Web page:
Tom Cocchiaro, a member of the Piscataqua Maritime Commission, that brought Endeavour, says that bringing the Ranger back to life will require "a whole new group separate from anyone else." Cocchiaro has contacted naval architect and shipbuilder Melbourne Smith who worked on the Endeavour project. Smith estimates the total cost of a project this size at $12 million, including research, construction, docking, labor.

Offers of money and volunteer service have already been received. Cocchiaro hopes more tall ship visits will keep the Ranger momentum going. Plans for more visits this summer and during the Tall Ship 2000 tour are evolving now, he says.

Still Standing for Something

But even the cost of standing still can be daunting. Few visitors, perhaps few residents ever wonder how all these old structures stay in top shape. The secret is volunteers, hundreds of them, providing thousands of hours to raise hundreds of thousands of dollars to keep up dozens of historic houses. With the exception of Strawbery Banke, which supports a campus of 30 restored buildings, and SPNEA, which supports five in the region, most houses operate independently on shoe-string budgets.

The Warner, Lear, Moffatt-Ladd, John Paul Jones houses in Portsmouth, for example, the Woodman Institute in Dover, the Tuck Museum in Hampton, the American Independence Museum in Exeter and others -- all function and raise funds separately.

So this year when the Portsmouth Historical Society expended $38,000 to rebuild its rotting wooden fence with an identical hand-hewn cedar reproduction, the Society and its few sponsors paid their own way. The cost was more than double the annual income generated by visitors to the John Paul Jones House where the fence was rebuilt.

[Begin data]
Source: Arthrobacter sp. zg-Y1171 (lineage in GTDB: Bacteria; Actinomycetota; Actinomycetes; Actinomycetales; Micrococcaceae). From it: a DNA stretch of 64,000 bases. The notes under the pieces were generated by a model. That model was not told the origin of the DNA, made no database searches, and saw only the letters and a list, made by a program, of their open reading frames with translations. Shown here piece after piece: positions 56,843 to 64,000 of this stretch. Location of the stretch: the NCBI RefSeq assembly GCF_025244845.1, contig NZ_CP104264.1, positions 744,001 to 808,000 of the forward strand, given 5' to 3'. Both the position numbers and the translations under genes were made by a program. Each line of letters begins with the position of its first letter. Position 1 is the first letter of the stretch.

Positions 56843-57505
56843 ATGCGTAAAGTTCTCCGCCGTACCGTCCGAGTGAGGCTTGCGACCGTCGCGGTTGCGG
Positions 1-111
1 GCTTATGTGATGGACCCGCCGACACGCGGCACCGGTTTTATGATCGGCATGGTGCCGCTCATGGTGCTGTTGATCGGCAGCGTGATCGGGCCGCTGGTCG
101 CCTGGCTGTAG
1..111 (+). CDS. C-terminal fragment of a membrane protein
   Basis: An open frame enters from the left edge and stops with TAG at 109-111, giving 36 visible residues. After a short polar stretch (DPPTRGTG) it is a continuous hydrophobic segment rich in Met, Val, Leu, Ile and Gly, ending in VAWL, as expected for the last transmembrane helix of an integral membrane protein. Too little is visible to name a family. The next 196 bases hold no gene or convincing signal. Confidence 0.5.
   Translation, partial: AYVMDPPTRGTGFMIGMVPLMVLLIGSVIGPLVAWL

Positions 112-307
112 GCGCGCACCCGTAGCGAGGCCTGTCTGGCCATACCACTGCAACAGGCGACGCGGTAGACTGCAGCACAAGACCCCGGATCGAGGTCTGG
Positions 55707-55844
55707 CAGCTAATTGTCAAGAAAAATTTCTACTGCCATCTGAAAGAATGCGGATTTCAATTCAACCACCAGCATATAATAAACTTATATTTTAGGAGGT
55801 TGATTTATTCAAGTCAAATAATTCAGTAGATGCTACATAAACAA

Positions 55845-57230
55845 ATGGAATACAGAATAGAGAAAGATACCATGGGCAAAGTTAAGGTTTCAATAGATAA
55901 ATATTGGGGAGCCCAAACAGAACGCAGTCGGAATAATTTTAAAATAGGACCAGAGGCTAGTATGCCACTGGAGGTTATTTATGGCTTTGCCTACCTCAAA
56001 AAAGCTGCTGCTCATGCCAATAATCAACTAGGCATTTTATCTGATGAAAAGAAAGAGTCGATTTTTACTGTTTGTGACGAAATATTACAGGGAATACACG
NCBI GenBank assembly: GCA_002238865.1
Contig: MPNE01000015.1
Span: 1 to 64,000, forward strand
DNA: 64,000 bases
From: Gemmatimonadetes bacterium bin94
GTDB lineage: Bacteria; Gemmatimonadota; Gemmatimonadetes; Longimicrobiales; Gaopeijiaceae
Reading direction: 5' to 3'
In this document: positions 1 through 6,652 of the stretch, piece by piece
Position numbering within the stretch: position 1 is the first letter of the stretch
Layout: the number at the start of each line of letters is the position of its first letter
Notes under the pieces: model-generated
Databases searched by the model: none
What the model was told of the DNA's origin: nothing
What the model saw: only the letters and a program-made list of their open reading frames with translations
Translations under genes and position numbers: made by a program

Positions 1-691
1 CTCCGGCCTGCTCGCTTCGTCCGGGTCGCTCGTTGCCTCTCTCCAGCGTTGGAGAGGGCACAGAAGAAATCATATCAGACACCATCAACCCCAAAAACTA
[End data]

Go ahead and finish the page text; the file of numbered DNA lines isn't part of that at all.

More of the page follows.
When preservation works best, it may go totally unnoticed. Not so for the high-profile North Church steeple in Market Square. In 1998 the well-lit and most recognizeable icon in the region showed signs of age and turned from white to a corroded yellow cast. This year, architects who have assessed the damage will report just how costly the upcoming facelift will be.

Win Some, Lose Some

Still there are casualties, from Dover's Sawyer Mansion to Portsmouth's North End, preservationists lose as often as they win. Currently all eyes in 1999 are focused on Wentworth-by-the-Sea in New Castle, First built in 1875, the fate of the last sliver of the once grand hotel hangs by a thread.

After years of continual effort to save the decaying hotel, preservationists were sure the structure had finally been removed from the endangered edifice list. Now it is back on the list and ticking like a time bomb as legal wrangling between the current owner and potential buyer continue.

Saving the good old days, it appears, is a battle that never ends.

Article and photo of construction at Ten Pleasant Street, Portsmouth by J. Dennis Robinson

© 1998
All use must be attributed